Some HCEOs in Greater London may not follow the correct procedure and they apply straight to the high court to take over a suit or use Form N293A to circumvent the proper process and can apply directly to the High Court to take over a matter and were misusing Form N293A.
So, to stop these malpractices, a senior Master of the High Court (Queens Bench Division) issued a practice note to avoid these unfair practices.
Enforcement of a possession order in Hillingdon is faster through HCEOs than through the county court bailiffs.
It can happen just a few days after the expiry of the notice of the landlord's application for high court permission, when needed or of the issue of the writ of possession in Wood End Green, South Harefield, or Denham Green.
A HCEO does not have to give tenants any notice in advance before their visit in Hillingdon to execute the writ of possession because there is no requirement for that, however, some HCEOs usually send the writ one or two days before visiting the premises.
If the HCEO intends seizing the tenants' goods and recover the landlord's property in Hillingdon, it is imperative that a 7-day notice is given to the tenants in question.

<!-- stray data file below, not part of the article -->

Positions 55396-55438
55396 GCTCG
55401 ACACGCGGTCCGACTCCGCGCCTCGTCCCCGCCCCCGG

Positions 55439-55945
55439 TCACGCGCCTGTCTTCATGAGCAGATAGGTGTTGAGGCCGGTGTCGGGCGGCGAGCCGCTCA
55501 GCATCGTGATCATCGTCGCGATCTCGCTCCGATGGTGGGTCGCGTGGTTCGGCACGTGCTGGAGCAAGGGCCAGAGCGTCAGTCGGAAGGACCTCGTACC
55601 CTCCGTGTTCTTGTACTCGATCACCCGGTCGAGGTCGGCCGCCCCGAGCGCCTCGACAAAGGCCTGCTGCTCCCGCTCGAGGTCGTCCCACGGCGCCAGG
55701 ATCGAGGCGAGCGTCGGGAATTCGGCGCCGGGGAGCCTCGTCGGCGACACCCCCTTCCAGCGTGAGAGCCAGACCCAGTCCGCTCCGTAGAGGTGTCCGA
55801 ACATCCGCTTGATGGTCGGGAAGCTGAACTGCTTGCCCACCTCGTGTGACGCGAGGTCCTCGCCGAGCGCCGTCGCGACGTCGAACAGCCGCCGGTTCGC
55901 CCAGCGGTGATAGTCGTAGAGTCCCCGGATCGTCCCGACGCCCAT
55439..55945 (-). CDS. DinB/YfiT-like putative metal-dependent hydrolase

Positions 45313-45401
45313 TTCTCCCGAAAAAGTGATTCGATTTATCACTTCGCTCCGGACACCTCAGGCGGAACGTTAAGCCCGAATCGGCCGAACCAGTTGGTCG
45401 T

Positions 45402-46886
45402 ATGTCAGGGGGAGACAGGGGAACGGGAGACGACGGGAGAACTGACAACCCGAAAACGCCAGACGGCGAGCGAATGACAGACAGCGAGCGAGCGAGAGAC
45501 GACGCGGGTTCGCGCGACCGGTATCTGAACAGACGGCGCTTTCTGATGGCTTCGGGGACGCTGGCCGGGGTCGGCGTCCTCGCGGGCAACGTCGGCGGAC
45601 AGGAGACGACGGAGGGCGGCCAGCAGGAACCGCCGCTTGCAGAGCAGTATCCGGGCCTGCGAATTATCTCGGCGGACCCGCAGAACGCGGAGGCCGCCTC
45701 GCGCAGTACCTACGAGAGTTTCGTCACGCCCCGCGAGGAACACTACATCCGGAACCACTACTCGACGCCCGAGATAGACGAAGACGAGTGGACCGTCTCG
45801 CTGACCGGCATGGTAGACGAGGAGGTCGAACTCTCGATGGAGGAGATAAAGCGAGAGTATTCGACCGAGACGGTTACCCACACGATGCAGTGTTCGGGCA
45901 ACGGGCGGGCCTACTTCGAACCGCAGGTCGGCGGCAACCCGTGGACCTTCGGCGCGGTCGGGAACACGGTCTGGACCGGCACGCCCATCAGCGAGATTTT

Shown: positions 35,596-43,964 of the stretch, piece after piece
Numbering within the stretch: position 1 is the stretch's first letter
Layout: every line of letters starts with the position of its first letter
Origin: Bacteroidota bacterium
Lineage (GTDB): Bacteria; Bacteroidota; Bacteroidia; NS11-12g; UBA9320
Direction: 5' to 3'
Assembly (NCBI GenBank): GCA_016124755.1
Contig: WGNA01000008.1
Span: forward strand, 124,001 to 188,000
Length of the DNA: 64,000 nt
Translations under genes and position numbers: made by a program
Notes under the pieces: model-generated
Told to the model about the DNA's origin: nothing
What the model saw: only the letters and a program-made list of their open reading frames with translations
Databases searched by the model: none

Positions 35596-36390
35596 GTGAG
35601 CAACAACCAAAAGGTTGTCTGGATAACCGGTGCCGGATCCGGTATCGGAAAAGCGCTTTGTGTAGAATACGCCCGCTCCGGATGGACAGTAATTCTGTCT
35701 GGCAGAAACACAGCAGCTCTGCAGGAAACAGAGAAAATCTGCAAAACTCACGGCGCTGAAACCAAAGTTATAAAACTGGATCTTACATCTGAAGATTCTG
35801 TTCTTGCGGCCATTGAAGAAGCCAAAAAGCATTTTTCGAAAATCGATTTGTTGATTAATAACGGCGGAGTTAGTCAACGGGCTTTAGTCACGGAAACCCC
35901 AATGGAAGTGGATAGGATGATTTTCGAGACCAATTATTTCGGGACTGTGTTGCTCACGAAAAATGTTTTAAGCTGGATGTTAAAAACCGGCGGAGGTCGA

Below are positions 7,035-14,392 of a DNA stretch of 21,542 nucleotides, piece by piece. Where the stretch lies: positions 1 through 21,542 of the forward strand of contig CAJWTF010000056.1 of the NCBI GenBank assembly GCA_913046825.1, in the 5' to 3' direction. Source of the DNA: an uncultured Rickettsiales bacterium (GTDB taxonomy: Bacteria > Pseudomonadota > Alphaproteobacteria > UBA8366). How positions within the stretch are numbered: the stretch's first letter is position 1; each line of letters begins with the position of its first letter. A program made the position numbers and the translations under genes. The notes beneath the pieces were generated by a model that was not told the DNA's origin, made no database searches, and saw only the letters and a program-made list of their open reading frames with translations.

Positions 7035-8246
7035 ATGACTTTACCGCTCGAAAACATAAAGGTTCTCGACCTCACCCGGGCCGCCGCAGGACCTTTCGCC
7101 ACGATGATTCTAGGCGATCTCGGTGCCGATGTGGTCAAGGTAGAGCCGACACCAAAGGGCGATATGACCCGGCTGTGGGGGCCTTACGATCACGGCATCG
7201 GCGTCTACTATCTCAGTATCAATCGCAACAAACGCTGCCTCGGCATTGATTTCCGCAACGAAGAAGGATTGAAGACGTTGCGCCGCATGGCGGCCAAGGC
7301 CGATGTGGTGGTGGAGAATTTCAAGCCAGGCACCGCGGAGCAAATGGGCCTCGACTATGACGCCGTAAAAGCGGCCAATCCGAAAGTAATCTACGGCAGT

Any writ of possession orders can be set aside or kept with the High Court in Greater London.
You will need to complete form N244 during your application to high court.
If the court grants either the stay or set aside the application, the tenant in Hillingdon should inform the HCEO who may not have the updated information.
Application of other sorts, for instance for the invalidation of the first order of possession, should be referred to county courts in Greater London.
HCEOs in Hillingdon are commercially paid agencies given authority by the High Court and are not actual employees of the court.
In England and Wales, names of the enforcement officers authorised to execute High Court writs are contained in the Directory of High Court Enforcement Officers.
HCEOs pledges to a code of practice.
A writ of possession cannot be implemented on a Sunday, Good Friday or Christmas Day in Hillingdon, unless in the situation where the court orders so.
As from 6th April 2014, there are regulations that govern the actions bailiffs and HCEOs in Hillingdon when seizing tenant goods.
The HCEOs are restricted from:
Enter residential property in Greater London before 6 am or after 9 pm unless the Court has authorised them
Entering in the Hillingdon property when only a kid of less than 16 years of age is present inside
Remove household goods deemed essential; cookers, fridges, washing machines